Students and staff remember those impacted by residential schools in Canada
Phyllis Webstad was six-years old when she went to her first day at a residential school in 1973.
When she arrived her bright orange shirt, along with the rest of her clothes, were stripped from her.
“She never saw it again,” said Pauline Shirt who is the elder at George Brown College (GBC). “And thats what happened with us when we went to residential school. Everything was stripped off us.”
From that day onward, the colour orange was a reminder of how her feelings didn’t matter.
The Indigenous education and services team at GBC marked Orange Shirt Day on Sept. 27 in remembrance of the survivors of residential schools.
According to the Canadian Encyclopedia, “Residential schools were government-sponsored religious schools established to assimilate Indigenous children into Euro-Canadian culture.”
A sea of orange shirts made their way from an educational workshop onto GBC’s St. James second floor patio to join in a circle and celebrate the memory of Webstad and other residential school survivors.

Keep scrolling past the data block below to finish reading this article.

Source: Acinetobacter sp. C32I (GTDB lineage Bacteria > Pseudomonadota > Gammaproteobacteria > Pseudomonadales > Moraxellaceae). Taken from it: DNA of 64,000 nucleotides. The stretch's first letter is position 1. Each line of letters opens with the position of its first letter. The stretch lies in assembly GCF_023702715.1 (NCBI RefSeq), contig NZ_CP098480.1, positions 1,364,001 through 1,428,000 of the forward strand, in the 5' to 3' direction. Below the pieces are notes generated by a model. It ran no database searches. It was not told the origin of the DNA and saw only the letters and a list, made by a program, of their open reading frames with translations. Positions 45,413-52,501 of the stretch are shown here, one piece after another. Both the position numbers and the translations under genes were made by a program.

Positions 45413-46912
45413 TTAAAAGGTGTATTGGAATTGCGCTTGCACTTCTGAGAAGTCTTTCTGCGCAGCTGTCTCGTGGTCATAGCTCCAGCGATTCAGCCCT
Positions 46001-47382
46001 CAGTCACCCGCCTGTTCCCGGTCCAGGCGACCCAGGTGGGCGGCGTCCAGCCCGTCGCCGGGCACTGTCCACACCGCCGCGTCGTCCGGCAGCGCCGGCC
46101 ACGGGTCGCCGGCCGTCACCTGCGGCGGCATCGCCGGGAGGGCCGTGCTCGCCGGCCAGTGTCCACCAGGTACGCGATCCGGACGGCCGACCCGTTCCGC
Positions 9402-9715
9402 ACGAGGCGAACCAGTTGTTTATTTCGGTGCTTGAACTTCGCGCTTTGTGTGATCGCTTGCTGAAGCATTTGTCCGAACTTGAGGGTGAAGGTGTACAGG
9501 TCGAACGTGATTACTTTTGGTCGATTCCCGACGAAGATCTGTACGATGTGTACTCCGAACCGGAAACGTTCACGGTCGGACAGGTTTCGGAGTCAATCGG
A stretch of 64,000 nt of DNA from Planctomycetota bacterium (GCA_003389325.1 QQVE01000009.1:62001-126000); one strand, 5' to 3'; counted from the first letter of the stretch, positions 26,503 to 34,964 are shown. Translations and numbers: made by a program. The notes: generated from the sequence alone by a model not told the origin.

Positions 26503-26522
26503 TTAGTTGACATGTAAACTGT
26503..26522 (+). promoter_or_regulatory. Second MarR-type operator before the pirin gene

People from multiple generations who were affected by residential schools shared their stories and experiences with heart-felt tears and invited the circle to stand strong in support of them.
Orange Shirt Day started in Williams Lake, B.C. in the spring of 2013 to commemorate people like Webstad who went to the St. Joseph Mission residential school.
It has now spread to commemorations across the country, including at GBC.
“I think the first Orange Shirt Day, we had maybe 15 people and today there were well over 75,” said Leslie Van Every, a former GBC student who co-ordinated the event. “The support and awareness have increased as well.”
“My grandparents were residential school survivors so today helped me to remember what they went through,” said Alexa Rudi, an ACE upgrading student at the college.
An important tradition that Shirt shared with participants was the water ceremony. While Tasunke Pejuta played a hand drum, cups of water were handed out to each person in the circle.
“We ask people to look at that water, see yourself, see what it is you are going through, and that water will help you cleanse yourself,” said Shirt.
“Indigenous values and knowledge are important and valuable,” said Ethan Dankert-Lannigan, social service worker student. “It’s important to look at other things from a different perspective and not just a western one.”